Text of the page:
In a fiery display of funk and soul, Mr Jukes brought magic to Manchester Academy 2
There’s a rather blurry photo of myself, my best mate, and Jack Steadman at Leeds Fest 2014 about 161 weeks down my Instagram feed. We were waiting to watch Kelis, who was an hour late — probably still warming up her milkshake — when we spotted him climbing the tent’s central support pole.
When he was finally coaxed down, we chased him through the crowd, snapped a quick photo, thanked him profusely, and then ran away, out of the festival arena, so overwhelmed at our audacity we forgot to stick around for Kelis.
She was supposed to join me on Sunday the 24th, when Jack Steadman would grace the stage again, newly christened as Mr Jukes — but she had resits. What a bummer.
Expecting to miss her the duration of the concert, I was thrilled to return home at midnight, tired and sweaty. I had danced my little booty off, as had the rest of us gathered at Manchester Academy Two. It seemed, as an audience, we even surprised Mr Jukes and his entourage, all of whom were grinning like fools by the time the night was through.
Steadman even told us “No really, you are the best audience yet.” The beauty of a gig like that is, the more they enjoyed themselves, the more we did.
After a little routing around and finding out what had prompted this seeming rebirth of who was once Bombay Bicycle Club, I discovered à la his own article in the Guardian, that Steadman had travelled to America from Europe, only going east and not using air travel. It was on this global voyage that he wrote most of the music for his new Album, God First.
He talks about his discovery of Japanese ‘jazz kissas’, apparently cafés with collections of american Jazz which was too expensive to own privately. It was here he heard the ‘Grant Green’ track that inspire the song titled — you guessed it — ‘Grant Green’.
This song, the album’s most popular single, is emblematic of the Mr Jukes sound: an electronic backbone reminiscent of BBC, and a powerful brass section that has the ability to take hold of your body and make you shake what your mama gave ya.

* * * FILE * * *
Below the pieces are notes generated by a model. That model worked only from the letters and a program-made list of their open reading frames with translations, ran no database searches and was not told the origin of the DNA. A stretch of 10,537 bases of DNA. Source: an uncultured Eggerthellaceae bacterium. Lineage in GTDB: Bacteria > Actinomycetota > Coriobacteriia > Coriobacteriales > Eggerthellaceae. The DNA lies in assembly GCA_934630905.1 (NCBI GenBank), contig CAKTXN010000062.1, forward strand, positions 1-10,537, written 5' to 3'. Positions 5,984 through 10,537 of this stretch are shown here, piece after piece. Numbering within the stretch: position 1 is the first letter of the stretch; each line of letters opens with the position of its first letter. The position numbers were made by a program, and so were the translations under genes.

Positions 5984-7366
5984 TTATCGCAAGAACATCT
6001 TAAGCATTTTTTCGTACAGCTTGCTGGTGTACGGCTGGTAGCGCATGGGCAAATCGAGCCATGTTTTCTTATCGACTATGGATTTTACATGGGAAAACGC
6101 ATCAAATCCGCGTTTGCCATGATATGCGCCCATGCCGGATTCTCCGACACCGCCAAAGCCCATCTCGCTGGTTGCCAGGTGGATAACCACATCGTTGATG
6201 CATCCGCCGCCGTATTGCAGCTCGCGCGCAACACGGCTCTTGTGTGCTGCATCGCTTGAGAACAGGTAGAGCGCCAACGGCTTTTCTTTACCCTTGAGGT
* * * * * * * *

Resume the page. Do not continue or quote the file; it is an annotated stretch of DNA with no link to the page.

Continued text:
The whole gig was a firecracker from alpha to omega, but I particularly enjoyed their performance of Lauryn Hill’s ‘Doo-wop That Thing’. Perhaps it was the element of surprise, but when one female vocalist not only sassed her way through the chorus, but rapped the lyrics flawlessly, I was left in a state of awe.
The talent on stage was truly incredible, each member having the opportunity to freestyle solo, followed by rapturous applause and whooping.
If I were made to pin point my favourite thing about the night, it was probably watching Steadman smile bashfully as we lapped up every lashing of funk and soul that was thrown at us.
I’ve always hypothesised when listening to him sing on BBC tracks that you can literally hear the smile in his voice. That night, my theory was tested and proven.
His smile was probably the physical manifestation of that amalgamation we all desire; he was doing the thing he loved so well that he was making an entire room love it too. That smile was the knowledge that, in Manchester Academy Two, his music had moved us all, to a literal extent. He hit it out the park.